So today was the big day. I live in Edmonton, so of course Mother Nature opted for a late-March blizzard which made my morning walk all but enjoyable. Still, ~15 blocks in the cold with sharp snow blowing into your eyes is nothing to complain about, right? Right.
I don’t have a picture for today. Those will begin once I get home and have a webcam to capture these oh-so-wonderful mugshots.
Anyways, I arrived at the hospital on time, put on one of those provocative gowns, failed to tie it up properly in the back, got an IV put in, made some chit-chat with the porters and was wheeled on up to the surgical ward. My surgeon came out, shook my hand, answered my few final questions, and then walked away, politely snapping on a pair of rubber gloves like he was about to do a cavity search at an airport security terminal as he did so.
I was then wheeled into the surgerical theater–#2, to be exact–and greeted by about 15 people. Anesthesiologists and their residents, doctors and their residents, my surgeon and his assistants, surgical techs–there were so many titles being thrown around, I became dazed about halfway through the introductions.
“We’re all here for you, Graham.”
If that’s not reassuring, I don’t know what is.
Here’s what they told me during all the appointments leading up to my surgery: “Everything is going to work out just fine.”
Here’s what they told me 5 seconds before putting me to sleep: “This procedure should take approximately 4.5 hours to complete. You’ll have a breathing tube inserted into your right nostril which will run down your throat, so you may have a scratchy windpipe for the next few days. Good luck.”
Here’s what they told me after the surgery: “We ran into a few complications, so the operation took 6 hours. We also had to insert a catheter into you, so it may hurt to relieve yourself these next few days. Oh, you’ll also be eating through a syringe for a minimum of 2 weeks.”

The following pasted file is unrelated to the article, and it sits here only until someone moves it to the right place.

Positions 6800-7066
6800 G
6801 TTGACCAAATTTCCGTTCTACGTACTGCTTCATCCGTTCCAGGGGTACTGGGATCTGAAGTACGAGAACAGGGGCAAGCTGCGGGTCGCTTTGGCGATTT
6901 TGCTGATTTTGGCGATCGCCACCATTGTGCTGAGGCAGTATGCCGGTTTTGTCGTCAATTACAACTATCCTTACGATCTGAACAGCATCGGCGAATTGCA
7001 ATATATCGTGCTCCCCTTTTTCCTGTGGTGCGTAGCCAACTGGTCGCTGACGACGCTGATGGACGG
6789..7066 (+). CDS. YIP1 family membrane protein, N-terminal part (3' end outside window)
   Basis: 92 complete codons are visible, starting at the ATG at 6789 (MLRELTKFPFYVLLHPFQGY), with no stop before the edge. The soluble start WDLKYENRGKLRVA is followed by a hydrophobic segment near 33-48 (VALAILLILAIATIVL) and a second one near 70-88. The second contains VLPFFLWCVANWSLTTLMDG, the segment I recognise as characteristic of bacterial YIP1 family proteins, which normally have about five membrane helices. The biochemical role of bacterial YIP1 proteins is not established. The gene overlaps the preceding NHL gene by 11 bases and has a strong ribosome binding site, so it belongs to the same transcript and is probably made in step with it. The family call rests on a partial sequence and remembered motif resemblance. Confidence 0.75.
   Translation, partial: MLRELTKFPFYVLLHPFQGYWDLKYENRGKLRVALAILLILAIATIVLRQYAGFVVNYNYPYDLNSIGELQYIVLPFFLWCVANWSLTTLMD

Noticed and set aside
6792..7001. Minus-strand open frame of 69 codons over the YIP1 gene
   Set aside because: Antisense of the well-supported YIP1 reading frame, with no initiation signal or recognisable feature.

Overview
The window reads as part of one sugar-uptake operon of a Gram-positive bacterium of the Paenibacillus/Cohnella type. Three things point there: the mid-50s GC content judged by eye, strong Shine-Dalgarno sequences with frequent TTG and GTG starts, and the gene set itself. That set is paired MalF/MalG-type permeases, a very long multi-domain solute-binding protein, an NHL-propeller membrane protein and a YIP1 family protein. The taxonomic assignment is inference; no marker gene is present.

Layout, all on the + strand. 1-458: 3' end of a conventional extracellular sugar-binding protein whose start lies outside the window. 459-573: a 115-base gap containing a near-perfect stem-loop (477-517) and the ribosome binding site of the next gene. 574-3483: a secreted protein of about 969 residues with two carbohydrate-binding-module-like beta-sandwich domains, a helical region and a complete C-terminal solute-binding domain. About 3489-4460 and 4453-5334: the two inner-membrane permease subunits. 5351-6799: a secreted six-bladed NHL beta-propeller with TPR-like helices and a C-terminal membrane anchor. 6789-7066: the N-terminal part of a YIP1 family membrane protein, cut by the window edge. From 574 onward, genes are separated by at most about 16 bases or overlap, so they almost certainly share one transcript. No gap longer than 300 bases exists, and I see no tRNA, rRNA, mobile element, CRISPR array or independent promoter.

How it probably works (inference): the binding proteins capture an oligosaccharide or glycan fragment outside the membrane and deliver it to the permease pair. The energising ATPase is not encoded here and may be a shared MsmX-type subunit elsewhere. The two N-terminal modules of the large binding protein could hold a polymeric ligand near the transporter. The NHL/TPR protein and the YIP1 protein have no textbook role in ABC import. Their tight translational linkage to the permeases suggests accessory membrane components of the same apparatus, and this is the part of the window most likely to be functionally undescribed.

The news got progressively worse, right up to the mention of that God-forsaken catheter. The pain I experienced while trying to pee for the first time after that surgery was like nothing I’ve ever experienced (and remember, I once shattered my foot into 7 pieces after a graceful Superman dive off the roof of an elementary school). It led me to 2 conclusions:
- I never want to contract an STD.
- I never want to get old.
And now for the short talk on pain. There was virtually none… in my face. I was numb from my eyes right down to my chin and, as a result, was drooling everywhere. However, every muscle and joint in my body hurt. Apparently when you’re asleep, your body still feels pain. So if the surgery is extremely painful, your body responds in its natural way by clenching every muscle it has control over. The most painful part? My bum. Imagine clenching your buttcheeks together for 6 hours straight. You can’t, because if you’re conscious, you won’t be able to focus for that long. When you’re asleep, it’s another story. Let me tell you something: it will leave you in a state that absolutely inhibits you from sitting, bending, or moving in general for quite some time.
In any regard, everything turned out okay in the end and, after a few shots of morphine, I have a feeling I’ll be falling asleep in a timely manner tonight. That is, if the nurses stop interrupting me every hour to check on my vitals.